Share this article

print logo

NEW ST. MARY'S DOCTOR HAS A HEART FOR THE REGION

LEWISTON -- Dr. Rizwan Khan is the newest member of the Department of Cardiology team at Mount St. Mary's Hospital and Health Center, which hopes to soon open the first cardiac catheterization lab in Niagara County.

Most recently of the Amarillo Heart Group in Amarillo, Texas, Khan began seeing patients here on Oct. 11.

Tell me a little bit about your background, where you're from, your age, education.

I'm originally from Pakistan, moved to the U.S. about 10 years ago. Initially on moving here I was an associate professor at a chiropractic college, went on and did my residency in internal medicine in Boston and subsequently my cardiology fellowship in Boston. I'm going to be 40 at the end of this year.

What led you to this field?

I'd done my M.D. in Pakistan and eventually wanted to get into mainstream medicine over here. All my schooling was done in Pakistan, including my medical school, and over here I did my residency and fellowship with Tufts University hospital in Boston.

So from Tufts you went to Texas?

Yes, I went to Texas for about 11 months. My family didn't adjust well at all there, so I wanted to come back to the East Coast. There were a lot of differences in culture and climate and so on.

And, how did that bring you to Lewiston and St. Mary's?

I was looking for something along the East Coast and I was called and asked to come to interview here. I had some special interest because I have several relatives in the Buffalo area and Toronto, and that makes for a nice sort of homecoming. And certainly the hospital itself, with their vision to start a heart catheterization program over here, made it very attractive.

Before you became interested in St. Mary's were you aware of the high rate of heart disease in Niagara County?

Yes, to a certain extent. Of course, not having lived in this area or in the Buffalo, Niagara County area, it wasn't very prominent.

For a cardiologist, did that make it a more attractive job offer?

Heart disease is so prevalent that no matter where a cardiologist goes, there's plenty to do. I think the overall vision of Mount St. Mary's, particularly of the reasonable goal in their quest for a new heart cath lab and the need for somebody to do the basic work.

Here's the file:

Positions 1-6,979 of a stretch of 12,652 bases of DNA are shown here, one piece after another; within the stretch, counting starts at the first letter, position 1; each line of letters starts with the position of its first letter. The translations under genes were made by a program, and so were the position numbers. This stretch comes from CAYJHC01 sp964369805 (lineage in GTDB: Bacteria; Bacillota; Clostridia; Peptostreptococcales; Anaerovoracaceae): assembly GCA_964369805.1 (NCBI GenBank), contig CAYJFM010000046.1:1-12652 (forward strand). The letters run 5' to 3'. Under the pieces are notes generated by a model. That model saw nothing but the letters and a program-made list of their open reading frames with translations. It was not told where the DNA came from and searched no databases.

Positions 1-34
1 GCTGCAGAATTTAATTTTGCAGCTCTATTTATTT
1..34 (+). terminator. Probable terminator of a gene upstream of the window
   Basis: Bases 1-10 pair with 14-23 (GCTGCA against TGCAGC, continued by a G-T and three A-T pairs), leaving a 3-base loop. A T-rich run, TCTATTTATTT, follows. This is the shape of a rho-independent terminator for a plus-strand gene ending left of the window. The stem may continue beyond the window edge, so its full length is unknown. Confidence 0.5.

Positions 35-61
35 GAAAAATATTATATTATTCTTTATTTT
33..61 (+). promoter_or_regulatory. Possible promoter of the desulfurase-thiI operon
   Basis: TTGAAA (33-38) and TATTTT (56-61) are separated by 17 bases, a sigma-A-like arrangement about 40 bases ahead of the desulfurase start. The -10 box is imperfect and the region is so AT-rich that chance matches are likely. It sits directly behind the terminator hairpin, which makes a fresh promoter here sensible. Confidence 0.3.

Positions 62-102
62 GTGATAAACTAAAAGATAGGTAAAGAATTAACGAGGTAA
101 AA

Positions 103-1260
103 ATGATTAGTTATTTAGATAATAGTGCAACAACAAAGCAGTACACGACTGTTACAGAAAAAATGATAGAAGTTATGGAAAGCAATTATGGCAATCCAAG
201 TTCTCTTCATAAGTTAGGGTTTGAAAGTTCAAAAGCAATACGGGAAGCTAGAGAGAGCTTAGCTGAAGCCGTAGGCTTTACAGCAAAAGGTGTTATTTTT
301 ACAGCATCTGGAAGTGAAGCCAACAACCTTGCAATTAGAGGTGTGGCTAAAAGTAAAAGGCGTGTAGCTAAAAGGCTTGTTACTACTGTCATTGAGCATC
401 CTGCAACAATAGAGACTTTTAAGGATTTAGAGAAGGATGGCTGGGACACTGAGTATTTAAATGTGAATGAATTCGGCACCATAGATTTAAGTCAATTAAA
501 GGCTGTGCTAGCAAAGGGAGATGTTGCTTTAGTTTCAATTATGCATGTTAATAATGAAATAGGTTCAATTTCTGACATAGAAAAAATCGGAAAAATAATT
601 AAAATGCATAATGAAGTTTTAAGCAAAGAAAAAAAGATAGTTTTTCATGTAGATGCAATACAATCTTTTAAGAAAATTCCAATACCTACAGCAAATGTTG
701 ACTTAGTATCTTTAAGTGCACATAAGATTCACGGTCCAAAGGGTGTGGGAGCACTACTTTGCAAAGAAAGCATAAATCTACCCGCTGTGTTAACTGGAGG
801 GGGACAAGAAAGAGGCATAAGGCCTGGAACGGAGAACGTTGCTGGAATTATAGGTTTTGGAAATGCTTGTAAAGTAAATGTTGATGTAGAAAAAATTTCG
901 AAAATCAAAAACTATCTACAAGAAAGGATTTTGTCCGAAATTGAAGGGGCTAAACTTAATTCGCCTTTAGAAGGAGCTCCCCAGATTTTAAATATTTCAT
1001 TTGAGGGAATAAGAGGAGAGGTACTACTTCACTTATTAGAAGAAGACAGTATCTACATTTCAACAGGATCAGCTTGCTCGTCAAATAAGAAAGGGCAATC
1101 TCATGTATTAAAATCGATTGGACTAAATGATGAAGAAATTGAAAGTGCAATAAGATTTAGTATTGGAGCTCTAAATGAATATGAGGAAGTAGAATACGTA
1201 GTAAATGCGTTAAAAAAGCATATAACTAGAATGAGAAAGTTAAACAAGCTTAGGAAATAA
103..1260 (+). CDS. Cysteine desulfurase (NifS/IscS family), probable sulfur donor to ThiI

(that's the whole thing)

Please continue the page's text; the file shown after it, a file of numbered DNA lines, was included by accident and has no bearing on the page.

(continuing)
Youu have children?

I do, three of them. I have a 16, a 15 and a 5.

You were talking about St. Mary's vision of what it wants this new service to be. Could you go into a little more detail about that?

St. Mary's has a certificate of need (application) for a heart catheterization lab, which we really hope will be visualized very soon, and that's the ultimate in diagnostic testing for heart disease. So far, all the patients that require an angiography are being sent out to Buffalo hospitals where the angiography is being done.

Do you have a private practice as well?

I will. It's probably going to start in early December because of the office opening. It's going to be on Witmer Road, the Witmer Medical Plaza.

So tell me a little bit more besides the family connections that appealed to you and your family about this area?

Coming from Texas, this area was really nice, lush green, with the falls over here and the water, which is seldom seen in Texas. It was really beautiful in terms of the landscape itself. In terms of the people, it was really nice and friendly. In terms of work environment, very friendly, very collegial. In addition, the excellent schools in this area.

Have you gotten out and done any sightseeing yet?

We've been to Toronto a couple of times. We've been over to Fredonia. We've been over to Boston a couple of times. There is just so much culture over here, which is very different from the Midwest and deep South, so much diversity, which again is very different. And there's a general tolerance for various religions, for various nationalities. . .

Is there anything you would like to add?

Just a general appeal for people to really be aware . . . there's a huge amount that the general population can do to keep themselves healthier. It doesn't take all of the risk away, but it certainly decreases some of the risk for coronary disease. They can eat healthy. They can exercise. They can keep a tab on their cholesterol. The primary goal, I think, for every physician is to prevent heart disease and hope not to treat it. We're getting better and better at treating it. We'd really like to be at the point where we prevent it and not necessarily have to treat it, and for that the first step has to be taken by any individual themselves.

e-mail: jscelsa@buffnews.com